Fermentation in food processing

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Grapes being trodden to extract the juice and made into wine in storage jars. Tomb of Nakht, 18th dynasty, Thebes, Ancient Egypt

Fermentation in food processing is the process of converting carbohydrates to alcohol or organic acids using microorganismsyeasts or bacteria—under anaerobic conditions. Fermentation usually implies that the action of microorganisms is desired. The science of fermentation is known as zymology or zymurgy.

The term fermentation sometimes refers specifically to the chemical conversion of sugars into ethanol, producing alcoholic beverages such as wine, beer, and cider. However, similar processes take place in the leavening of bread (CO2 produced by yeast activity), and in the preservation of sour foods with the production of lactic acid in sauerkraut, salami, kimchi, and yogurt.

Natural fermentation precedes human history. Since ancient times,humans have exploited the fermentation process. The earliest evidence of an alcoholic beverage, made from fruit, rice, and honey, dates from 7000–6600 BC, in the Neolithic Chinese village of Jiahu,[1] and winemaking dates from 6000 BC, in Georgia, in the Caucasus area.[2] Seven-thousand-year-old jars containing the remains of wine, now on display at the University of Pennsylvania, were excavated in the Zagros Mountains in Iran.[3] There is strong evidence that people were fermenting beverages in Babylon c. 3000 BC,[4] ancient Egypt c. 3150 BC,[5] pre-Hispanic Mexico c. 2000 BC,[4] and Sudan c. 1500 BC.[6]

French chemist Louis Pasteur was the first known zymologist, when in 1856 he connected yeast to fermentation.[7] Pasteur originally defined fermentation as "respiration without air". Pasteur performed careful research and concluded:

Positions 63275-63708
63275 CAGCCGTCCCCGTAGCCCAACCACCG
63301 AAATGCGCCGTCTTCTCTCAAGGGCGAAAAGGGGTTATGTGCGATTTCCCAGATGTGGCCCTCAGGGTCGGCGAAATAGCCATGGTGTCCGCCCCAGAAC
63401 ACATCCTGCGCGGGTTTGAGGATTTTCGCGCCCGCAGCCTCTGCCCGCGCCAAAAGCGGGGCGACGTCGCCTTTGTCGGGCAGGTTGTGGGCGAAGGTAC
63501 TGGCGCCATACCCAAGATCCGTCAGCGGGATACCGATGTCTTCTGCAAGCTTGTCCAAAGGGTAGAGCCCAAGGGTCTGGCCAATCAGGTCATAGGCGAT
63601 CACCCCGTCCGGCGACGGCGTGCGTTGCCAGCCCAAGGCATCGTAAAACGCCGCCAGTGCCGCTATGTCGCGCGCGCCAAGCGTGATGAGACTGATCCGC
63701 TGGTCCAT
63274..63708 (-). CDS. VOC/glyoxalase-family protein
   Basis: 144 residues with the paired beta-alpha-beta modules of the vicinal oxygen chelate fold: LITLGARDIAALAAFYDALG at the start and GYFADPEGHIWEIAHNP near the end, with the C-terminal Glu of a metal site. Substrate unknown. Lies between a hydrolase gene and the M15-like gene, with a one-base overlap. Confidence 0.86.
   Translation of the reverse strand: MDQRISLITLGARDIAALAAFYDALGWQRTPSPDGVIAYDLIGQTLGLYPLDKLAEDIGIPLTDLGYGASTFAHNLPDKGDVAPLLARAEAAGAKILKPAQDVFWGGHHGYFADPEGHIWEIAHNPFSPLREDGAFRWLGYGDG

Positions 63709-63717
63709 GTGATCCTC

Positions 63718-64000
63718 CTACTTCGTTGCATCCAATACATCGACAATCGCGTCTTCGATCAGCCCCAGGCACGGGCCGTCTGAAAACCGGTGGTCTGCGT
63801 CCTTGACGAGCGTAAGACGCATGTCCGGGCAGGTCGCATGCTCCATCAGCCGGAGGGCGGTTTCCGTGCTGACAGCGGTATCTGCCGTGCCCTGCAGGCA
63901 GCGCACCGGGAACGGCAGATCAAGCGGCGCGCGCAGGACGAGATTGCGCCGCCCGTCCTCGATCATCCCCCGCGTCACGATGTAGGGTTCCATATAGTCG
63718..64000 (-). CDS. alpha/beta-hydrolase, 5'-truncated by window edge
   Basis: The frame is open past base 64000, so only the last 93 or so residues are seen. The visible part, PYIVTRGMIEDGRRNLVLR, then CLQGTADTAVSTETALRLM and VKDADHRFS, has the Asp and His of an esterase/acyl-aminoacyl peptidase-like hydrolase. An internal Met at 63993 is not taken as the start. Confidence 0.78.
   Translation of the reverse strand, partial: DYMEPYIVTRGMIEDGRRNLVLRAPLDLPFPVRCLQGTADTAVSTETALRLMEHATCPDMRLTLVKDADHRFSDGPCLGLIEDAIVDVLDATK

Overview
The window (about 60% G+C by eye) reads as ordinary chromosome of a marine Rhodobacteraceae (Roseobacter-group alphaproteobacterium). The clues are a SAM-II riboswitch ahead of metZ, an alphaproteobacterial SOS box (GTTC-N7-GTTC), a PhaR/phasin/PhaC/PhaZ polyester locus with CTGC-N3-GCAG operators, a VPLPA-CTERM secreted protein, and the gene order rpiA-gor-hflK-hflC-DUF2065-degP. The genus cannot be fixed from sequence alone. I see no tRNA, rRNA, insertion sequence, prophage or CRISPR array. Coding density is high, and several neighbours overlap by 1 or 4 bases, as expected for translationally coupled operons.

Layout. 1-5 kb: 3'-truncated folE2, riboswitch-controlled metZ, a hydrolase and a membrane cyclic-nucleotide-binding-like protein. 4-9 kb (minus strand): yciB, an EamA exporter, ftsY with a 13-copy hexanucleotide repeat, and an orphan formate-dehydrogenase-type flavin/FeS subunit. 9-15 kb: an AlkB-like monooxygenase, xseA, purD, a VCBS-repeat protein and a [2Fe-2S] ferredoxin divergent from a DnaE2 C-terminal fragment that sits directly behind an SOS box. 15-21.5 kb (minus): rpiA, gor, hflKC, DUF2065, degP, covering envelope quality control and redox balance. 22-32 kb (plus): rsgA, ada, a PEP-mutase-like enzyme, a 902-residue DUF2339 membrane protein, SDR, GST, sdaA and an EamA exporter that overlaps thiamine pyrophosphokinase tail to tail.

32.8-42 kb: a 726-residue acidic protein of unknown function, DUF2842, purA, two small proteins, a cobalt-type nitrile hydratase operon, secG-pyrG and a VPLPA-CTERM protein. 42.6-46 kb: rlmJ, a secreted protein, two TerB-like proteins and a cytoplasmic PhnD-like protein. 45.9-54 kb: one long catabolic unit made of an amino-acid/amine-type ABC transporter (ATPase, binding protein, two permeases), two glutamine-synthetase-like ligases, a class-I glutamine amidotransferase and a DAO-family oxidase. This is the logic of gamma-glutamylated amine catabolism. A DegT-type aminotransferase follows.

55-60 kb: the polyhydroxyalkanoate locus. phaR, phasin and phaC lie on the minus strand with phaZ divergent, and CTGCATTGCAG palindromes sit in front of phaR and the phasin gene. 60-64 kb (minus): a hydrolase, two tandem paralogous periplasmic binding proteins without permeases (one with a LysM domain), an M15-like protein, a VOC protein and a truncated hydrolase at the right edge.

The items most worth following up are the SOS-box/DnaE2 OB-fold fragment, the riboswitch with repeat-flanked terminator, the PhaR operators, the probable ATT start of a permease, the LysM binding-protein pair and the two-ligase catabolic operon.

I am of the opinion that alcoholic fermentation never occurs without simultaneous organization, development, and multiplication of cells, ... . If asked, in what consists the chemical act whereby the sugar is decomposed, ... , I am completely ignorant of it.

Contributions to biochemistry[edit]

When studying the fermentation of sugar to alcohol by yeast, Louis Pasteur concluded that the fermentation was catalyzed by a vital force, called "ferments," within the yeast cells. The "ferments" were thought to function only within living organisms. "Alcoholic fermentation is an act correlated with the life and organization of the yeast cells, not with the death or putrefaction of the cells,"[8] he wrote.

Nevertheless, it was known that yeast extracts can ferment sugar even in the absence of living yeast cells. While studying this process in 1897, Eduard Buchner of Humboldt University of Berlin, Germany, found that sugar was fermented even when there were no living yeast cells in the mixture,[9] by a yeast secreted enzyme complex that he termed zymase.[10] In 1907 he received the Nobel Prize in Chemistry for his research and discovery of "cell-free fermentation."

One year prior, in 1906, ethanol fermentation studies led to the early discovery of NAD+.[11]

Uses[edit]

Further information: Microbes in human culture
Beer and bread, two major uses of fermentation in food

Food fermentation is the conversion of sugars and other carbohydrates into alcohol or preservative organic acids and carbon dioxide. All three products have found human uses. The production of alcohol is made use of when fruit juices are converted to wine, when grains are made into beer, and when foods rich in starch, such as potatoes, are fermented and then distilled to make spirits such as gin and vodka. The production of carbon dioxide is used to leaven bread. The production of organic acids is exploited to preserve and flavor vegetables and dairy products.[12]

Food fermentation serves five main purposes: to enrich the diet through development of a diversity of flavors, aromas, and textures in food substrates; to preserve substantial amounts of food through lactic acid, alcohol, acetic acid, and alkaline fermentations; to enrich food substrates with protein, essential amino acids, and vitamins; to eliminate antinutrients; and to reduce cooking time and the associated use of fuel.[13]

Fermented foods by region[edit]

Nattō, a Japanese fermented soybean food

Fermented foods by type[edit]

Bean-based[edit]

Cheonggukjang, doenjang, miso, natto, soy sauce, stinky tofu, tempeh, oncom, soybean paste, Beijing mung bean milk, kinama, iru

Dough-based[edit]

Proofing (baking technique)

Grain-based[edit]

Batter made from rice and lentil (Vigna mungo) prepared and fermented for baking idlis and dosas

Amazake, beer, bread, choujiu, gamju, injera, kvass, makgeolli, murri, ogi, rejuvelac, sake, sikhye, sourdough, sowans, rice wine, malt whisky, grain whisky, idli, dosa, vodka, boza